In National Apprenticeship Week (March 5-9), Sophie Pickup looks at the changing face and broadening appeal of Apprenticeships.
Apprenticeships are a fantastic opportunity for people to start, or move into, a new career. They have evolved significantly in recent years and many people have yet to notice.
But this week is National Apprenticeship Week and it’s a great time to start thinking differently about these fantastic opportunities – for businesses and individuals.
Whilst apprenticeships are still available for traditional technical and practical roles, they are now increasingly also a great option to ‘earn and learn’ for people who might previously have chosen a more academic route.
Likewise, they offer an alternative for those who might previously have gone to college to learn about subjects such as business, administration and customer service.
Apprenticeships can also create valuable opportunities for people already in work to increase their knowledge, perform their current role more effectively, and open up more career options.
They enable people to build up work experience, earn and gain a really relevant qualification – up to as high level as Masters – all at once. Someone doing a degree apprenticeship could end up leading a team before their peers studying at university have even started their career.
We’ve examples of apprentices at Northumbrian Water who’ve taken on responsibility for a team or been promoted within a couple of years of completing their apprenticeship.
Despite figures highlighted in the media recently, the introduction of the Apprenticeship Levy in 2017, is, in our experience, certainly encouraging larger employers to think differently about the way they recruit.
The Levy, brought in to raise funds to support a growth in the number of apprentices in the UK, is creating new demand for universities, colleges and training providers to translate academic, vocationally-oriented qualifications into apprenticeships.
Now paying 0.5% of their payroll bill into the Apprenticeship Levy, many larger employers are keen to see a return on that investment. Over the past few months at Northumbrian Water, we’ve started really challenging ourselves when recruiting: could more roles be suitable for apprenticeship recruitment?
It’s early days, because there aren’t yet appropriate apprenticeships for all of the roles we could consider recruiting differently, it takes time to ensure teams are set up to support apprentices and we’ve seen some big changes already. There is a real appetite to find a way to make apprenticeships work more effectively for us as a business and the individuals completing an apprenticeship.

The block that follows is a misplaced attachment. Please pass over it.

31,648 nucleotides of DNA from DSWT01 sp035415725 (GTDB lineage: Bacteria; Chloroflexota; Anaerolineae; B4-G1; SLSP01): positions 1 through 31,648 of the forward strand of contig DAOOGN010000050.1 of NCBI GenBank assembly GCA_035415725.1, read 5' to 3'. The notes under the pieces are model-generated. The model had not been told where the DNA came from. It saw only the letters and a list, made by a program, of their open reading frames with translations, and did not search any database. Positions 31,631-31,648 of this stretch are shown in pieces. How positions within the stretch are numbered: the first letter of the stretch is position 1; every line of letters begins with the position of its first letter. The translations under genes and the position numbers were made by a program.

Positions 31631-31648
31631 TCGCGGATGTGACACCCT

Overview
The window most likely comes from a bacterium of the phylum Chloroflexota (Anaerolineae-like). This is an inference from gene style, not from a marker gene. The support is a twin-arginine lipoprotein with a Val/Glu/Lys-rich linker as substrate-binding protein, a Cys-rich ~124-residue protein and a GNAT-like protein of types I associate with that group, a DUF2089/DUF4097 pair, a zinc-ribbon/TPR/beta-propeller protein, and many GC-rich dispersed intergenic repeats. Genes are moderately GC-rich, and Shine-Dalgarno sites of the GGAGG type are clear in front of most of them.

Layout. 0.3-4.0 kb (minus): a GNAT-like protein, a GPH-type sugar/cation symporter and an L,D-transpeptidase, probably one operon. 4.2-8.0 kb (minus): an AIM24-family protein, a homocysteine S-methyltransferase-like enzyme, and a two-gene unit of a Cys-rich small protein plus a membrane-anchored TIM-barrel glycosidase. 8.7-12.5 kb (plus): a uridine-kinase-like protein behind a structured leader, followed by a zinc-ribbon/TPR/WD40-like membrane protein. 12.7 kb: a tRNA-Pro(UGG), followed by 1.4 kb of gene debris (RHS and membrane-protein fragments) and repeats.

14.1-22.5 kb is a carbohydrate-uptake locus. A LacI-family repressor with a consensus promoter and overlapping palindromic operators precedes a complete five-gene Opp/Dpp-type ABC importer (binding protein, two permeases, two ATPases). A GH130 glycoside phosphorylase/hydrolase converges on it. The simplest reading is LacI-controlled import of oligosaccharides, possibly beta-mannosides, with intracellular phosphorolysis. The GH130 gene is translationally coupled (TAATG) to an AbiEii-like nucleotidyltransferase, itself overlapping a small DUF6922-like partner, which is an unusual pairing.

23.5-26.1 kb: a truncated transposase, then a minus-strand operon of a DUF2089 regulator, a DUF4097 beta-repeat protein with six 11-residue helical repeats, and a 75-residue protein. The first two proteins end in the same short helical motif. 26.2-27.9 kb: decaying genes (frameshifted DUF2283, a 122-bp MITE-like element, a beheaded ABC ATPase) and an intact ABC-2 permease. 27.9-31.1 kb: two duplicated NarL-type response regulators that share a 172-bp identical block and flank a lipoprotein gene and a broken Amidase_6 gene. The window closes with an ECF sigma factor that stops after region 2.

We currently have more than 50 apprentices gaining valuable experience with us, and we only anticipate that number growing.
Undoubtedly, this is being reflected in other large employers.
As well as the shift in employers’ thinking, there also needs to be greater awareness among teachers and parents, who have the power to inspire and influence the choices of young people, about the reality of apprenticeships in the modern day.
The myth that Apprenticeships are manual “fall back” options for those who choose not to, or who are told they “aren’t bright enough”, to go on to A Levels, is completely outdated.
It is a much more positive, progressive option.
Here in our sector, the Energy & Utilities Skills Partnership has highlighted the need to bring in 221,000 new recruits to the industry by 2027.
The ability of apprenticeships to meet those needs, not only in relationship to teenagers entering the sector, and certainly not solely through the traditional trade roles, is powerful indeed.
Many of the young people who have joined us as apprentices over the years have developed skills and proved themselves to have the aptitude to be hugely valuable people within our industry for the long term, and the potential to expand this to new areas is very exciting.
Sophie Pickup is Learning and Development Manager at Northumbrian Water.
About Northumbrian Water Group
Northumbrian Water Group supplies 2.7 million customers in the North East with both water and sewerage services, trading as Northumbrian Water, and 1.8 million customers in the South East with water services, trading as Essex & Suffolk Water.
In the most recent survey by the Consumer Council for Water, Northumbrian Water was named the UK’s most trusted water company by its customers, while 2017/18 customer satisfaction scores placed the company in joint first place. 2017 also saw Northumbrian Water named the world’s most ethical water company for the seventh successive year.
Abbey Road, Pity Me, Durham DH1 5FJ. Telephone 0345 6047468. Website: www.nwl.co.uk